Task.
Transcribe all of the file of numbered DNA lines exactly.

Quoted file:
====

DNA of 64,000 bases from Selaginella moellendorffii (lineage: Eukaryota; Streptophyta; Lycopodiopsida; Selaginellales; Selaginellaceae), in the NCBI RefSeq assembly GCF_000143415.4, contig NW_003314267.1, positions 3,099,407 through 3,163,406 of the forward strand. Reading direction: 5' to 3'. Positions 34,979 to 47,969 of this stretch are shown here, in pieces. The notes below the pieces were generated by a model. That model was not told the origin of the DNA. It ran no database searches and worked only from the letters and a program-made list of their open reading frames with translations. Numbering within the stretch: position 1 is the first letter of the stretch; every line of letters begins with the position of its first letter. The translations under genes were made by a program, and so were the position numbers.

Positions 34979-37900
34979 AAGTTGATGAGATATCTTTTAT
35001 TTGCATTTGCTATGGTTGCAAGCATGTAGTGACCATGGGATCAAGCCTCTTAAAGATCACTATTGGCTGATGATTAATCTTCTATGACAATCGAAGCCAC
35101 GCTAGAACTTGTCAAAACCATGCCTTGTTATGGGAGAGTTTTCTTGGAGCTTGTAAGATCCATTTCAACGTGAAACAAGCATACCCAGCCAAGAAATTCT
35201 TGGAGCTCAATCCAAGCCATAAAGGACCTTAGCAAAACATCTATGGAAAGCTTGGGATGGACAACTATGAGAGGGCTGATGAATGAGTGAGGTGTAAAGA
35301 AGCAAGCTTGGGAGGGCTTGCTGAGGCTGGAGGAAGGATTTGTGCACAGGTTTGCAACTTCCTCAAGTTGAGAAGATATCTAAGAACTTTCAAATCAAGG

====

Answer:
DNA of 64,000 bases from Selaginella moellendorffii (lineage: Eukaryota; Streptophyta; Lycopodiopsida; Selaginellales; Selaginellaceae), in the NCBI RefSeq assembly GCF_000143415.4, contig NW_003314267.1, positions 3,099,407 through 3,163,406 of the forward strand. Reading direction: 5' to 3'. Positions 34,979 to 47,969 of this stretch are shown here, in pieces. The notes below the pieces were generated by a model. That model was not told the origin of the DNA. It ran no database searches and worked only from the letters and a program-made list of their open reading frames with translations. Numbering within the stretch: position 1 is the first letter of the stretch; every line of letters begins with the position of its first letter. The translations under genes were made by a program, and so were the position numbers.

Positions 34979-37900
34979 AAGTTGATGAGATATCTTTTAT
35001 TTGCATTTGCTATGGTTGCAAGCATGTAGTGACCATGGGATCAAGCCTCTTAAAGATCACTATTGGCTGATGATTAATCTTCTATGACAATCGAAGCCAC
35101 GCTAGAACTTGTCAAAACCATGCCTTGTTATGGGAGAGTTTTCTTGGAGCTTGTAAGATCCATTTCAACGTGAAACAAGCATACCCAGCCAAGAAATTCT
35201 TGGAGCTCAATCCAAGCCATAAAGGACCTTAGCAAAACATCTATGGAAAGCTTGGGATGGACAACTATGAGAGGGCTGATGAATGAGTGAGGTGTAAAGA
35301 AGCAAGCTTGGGAGGGCTTGCTGAGGCTGGAGGAAGGATTTGTGCACAGGTTTGCAACTTCCTCAAGTTGAGAAGATATCTAAGAACTTTCAAATCAAGG